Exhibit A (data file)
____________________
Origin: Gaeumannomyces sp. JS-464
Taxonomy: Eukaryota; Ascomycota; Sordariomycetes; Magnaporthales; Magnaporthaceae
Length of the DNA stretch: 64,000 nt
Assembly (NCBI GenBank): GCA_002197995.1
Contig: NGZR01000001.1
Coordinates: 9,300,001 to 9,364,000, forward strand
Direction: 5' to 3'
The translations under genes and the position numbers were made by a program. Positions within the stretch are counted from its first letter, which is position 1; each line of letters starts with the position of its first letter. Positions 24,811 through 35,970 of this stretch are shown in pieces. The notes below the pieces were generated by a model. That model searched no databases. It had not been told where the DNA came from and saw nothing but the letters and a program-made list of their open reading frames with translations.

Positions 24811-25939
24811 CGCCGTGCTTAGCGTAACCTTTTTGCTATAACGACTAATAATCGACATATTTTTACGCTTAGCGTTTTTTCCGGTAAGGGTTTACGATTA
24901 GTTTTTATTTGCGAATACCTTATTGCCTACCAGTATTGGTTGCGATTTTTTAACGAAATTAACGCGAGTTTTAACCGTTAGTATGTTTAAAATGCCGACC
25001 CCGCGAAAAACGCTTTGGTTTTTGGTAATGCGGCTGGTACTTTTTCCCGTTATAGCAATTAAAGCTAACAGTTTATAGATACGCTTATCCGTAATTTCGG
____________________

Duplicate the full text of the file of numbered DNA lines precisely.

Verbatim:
Origin: Gaeumannomyces sp. JS-464
Taxonomy: Eukaryota; Ascomycota; Sordariomycetes; Magnaporthales; Magnaporthaceae
Length of the DNA stretch: 64,000 nt
Assembly (NCBI GenBank): GCA_002197995.1
Contig: NGZR01000001.1
Coordinates: 9,300,001 to 9,364,000, forward strand
Direction: 5' to 3'
The translations under genes and the position numbers were made by a program. Positions within the stretch are counted from its first letter, which is position 1; each line of letters starts with the position of its first letter. Positions 24,811 through 35,970 of this stretch are shown in pieces. The notes below the pieces were generated by a model. That model searched no databases. It had not been told where the DNA came from and saw nothing but the letters and a program-made list of their open reading frames with translations.

Positions 24811-25939
24811 CGCCGTGCTTAGCGTAACCTTTTTGCTATAACGACTAATAATCGACATATTTTTACGCTTAGCGTTTTTTCCGGTAAGGGTTTACGATTA
24901 GTTTTTATTTGCGAATACCTTATTGCCTACCAGTATTGGTTGCGATTTTTTAACGAAATTAACGCGAGTTTTAACCGTTAGTATGTTTAAAATGCCGACC
25001 CCGCGAAAAACGCTTTGGTTTTTGGTAATGCGGCTGGTACTTTTTCCCGTTATAGCAATTAAAGCTAACAGTTTATAGATACGCTTATCCGTAATTTCGG